A Very Short History of Beads

Bead by tiny bead, my pieces of jewelry are put together.  Beads are usually quite small; many of my pieces take 40 to 60+ hours to complete.  I find beads to be fascinating and beautiful--their shapes, their colors, how they fit together, how one color affects another.  How did beadwork start? Where do beads come from? Why did humans use them?

 

Beads are small decorative objects, in varied shapes and sizes, most often made of glass, shell, bone, ceramic, plastic, wood, or pearl.  They have one or more holes for stringing, weaving, or embroidery.  Beadwork is the art or craft of making things with beads. Beads can be woven together off a loom, on a loom using different threads or fireline.  They can be strung onto thread or soft, flexible wire, or attached to a surface (e.g. fabric, clay).

 

The oldest known example of bead jewelry is a pair of beads made from Nassarius sea snail shells, approximately 100,000 years old.

 

The discovery of fire was critical in the history of bead making, as beads could then be made from glass.   As early as 2340 BC, glass beads were made in Mesopotamia through “core-forming”. In core-forming, a metal mandrel is put through glass and then placed into fire.  Glass beads made in Egypt and Lebanon in 1365 B.C. have been found at archeological sites.  Prior to outside explorers coming, North American beads were made from bones, blue-green turquoise, and gold.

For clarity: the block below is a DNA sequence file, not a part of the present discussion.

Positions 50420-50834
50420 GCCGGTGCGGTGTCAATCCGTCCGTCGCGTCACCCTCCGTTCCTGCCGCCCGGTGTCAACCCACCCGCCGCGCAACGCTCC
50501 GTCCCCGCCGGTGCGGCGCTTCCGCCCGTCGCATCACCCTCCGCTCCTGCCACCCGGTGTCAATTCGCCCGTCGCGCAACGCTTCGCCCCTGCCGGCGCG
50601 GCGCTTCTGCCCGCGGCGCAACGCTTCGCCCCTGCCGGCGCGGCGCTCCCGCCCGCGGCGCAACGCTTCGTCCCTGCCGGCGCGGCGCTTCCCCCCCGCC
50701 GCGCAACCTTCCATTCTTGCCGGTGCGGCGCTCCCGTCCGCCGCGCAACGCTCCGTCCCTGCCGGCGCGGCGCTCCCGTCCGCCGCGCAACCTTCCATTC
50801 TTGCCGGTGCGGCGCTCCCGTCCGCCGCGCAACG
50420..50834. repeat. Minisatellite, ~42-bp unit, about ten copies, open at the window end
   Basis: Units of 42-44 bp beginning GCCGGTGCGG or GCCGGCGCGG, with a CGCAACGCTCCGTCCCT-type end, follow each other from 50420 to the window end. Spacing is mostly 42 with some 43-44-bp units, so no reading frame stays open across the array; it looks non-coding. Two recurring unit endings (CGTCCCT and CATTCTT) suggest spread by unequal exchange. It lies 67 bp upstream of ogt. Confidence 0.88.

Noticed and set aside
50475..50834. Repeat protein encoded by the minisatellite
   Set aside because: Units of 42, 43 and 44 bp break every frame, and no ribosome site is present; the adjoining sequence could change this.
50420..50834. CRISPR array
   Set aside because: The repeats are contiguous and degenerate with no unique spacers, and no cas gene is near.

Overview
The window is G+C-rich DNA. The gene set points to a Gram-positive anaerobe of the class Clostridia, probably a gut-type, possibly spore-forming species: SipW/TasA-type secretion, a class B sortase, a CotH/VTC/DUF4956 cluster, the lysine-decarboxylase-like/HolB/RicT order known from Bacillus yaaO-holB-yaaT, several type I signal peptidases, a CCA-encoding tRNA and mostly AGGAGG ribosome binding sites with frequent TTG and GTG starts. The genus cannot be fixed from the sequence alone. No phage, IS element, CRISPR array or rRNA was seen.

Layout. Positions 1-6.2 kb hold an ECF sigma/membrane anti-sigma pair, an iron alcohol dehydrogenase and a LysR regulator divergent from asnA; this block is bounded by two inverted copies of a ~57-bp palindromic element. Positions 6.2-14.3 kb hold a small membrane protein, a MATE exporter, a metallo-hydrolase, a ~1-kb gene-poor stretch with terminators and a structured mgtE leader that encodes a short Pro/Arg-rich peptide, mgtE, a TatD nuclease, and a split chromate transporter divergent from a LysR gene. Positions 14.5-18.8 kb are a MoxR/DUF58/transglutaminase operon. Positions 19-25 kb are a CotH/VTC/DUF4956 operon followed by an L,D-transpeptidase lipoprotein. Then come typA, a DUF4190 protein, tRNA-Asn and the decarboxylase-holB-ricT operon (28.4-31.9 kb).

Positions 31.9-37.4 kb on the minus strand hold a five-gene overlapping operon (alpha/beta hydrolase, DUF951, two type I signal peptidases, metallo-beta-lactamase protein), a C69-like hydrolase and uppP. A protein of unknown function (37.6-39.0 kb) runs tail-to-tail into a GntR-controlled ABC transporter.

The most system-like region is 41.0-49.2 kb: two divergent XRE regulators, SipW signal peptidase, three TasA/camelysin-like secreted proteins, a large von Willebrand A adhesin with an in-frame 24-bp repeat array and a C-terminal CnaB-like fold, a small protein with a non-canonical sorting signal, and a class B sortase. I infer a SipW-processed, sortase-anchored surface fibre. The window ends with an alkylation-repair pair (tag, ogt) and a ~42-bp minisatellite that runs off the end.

Beads were considered valuable: placed in burial tombs, used for trading, religious practices, and for precious gifts.  The beads themselves could be quite valuable, made of gold or silver, semi-precious or even precious stones.  Beads are used for symbolic purposes:

 

 

Beads are thought to be one of the earliest forms of trade.  The development of language is attributed, at least in part, to bead trading. The oldest beads found to date were at Blombos Cave, approximately 72,000 years old, and at Ksar Akil in Lebanon, about 40,000 years old.

 

 

Historical beads

African trade beads or slave beads: These antique beads were manufactured in different locations.  In Europe during the colonial period they were used for slave trade (“chevron” beads); in West Africa beads were made by and for Africans, such as Mauritanian Kiffa beads, Ghanaian and Nigerian powder glass beads, or African-made brass beads.

Austrian crystal: usually refers to cut lead-crystal beads, manufactured by the prestigious Swarovski firm.  Bead artists tend to prize Swarovski crystals over Czech glass crystals.

 

Czech glass beads: made in the Czech Republic, in particular an area called Jablonec nad Nisou. Their tradition dates back to the 14th century, supporting their excellent reputation as quality craftsman.

 

Vintage beads: sometimes referred to as Vintaj, are found in collectibles and antique markets.  These beads are at least 25 or more years old. Typical materials include lucite, plastic, crystal, metal and glass. Bead artists deconstruct old jewelry to create new pieces.

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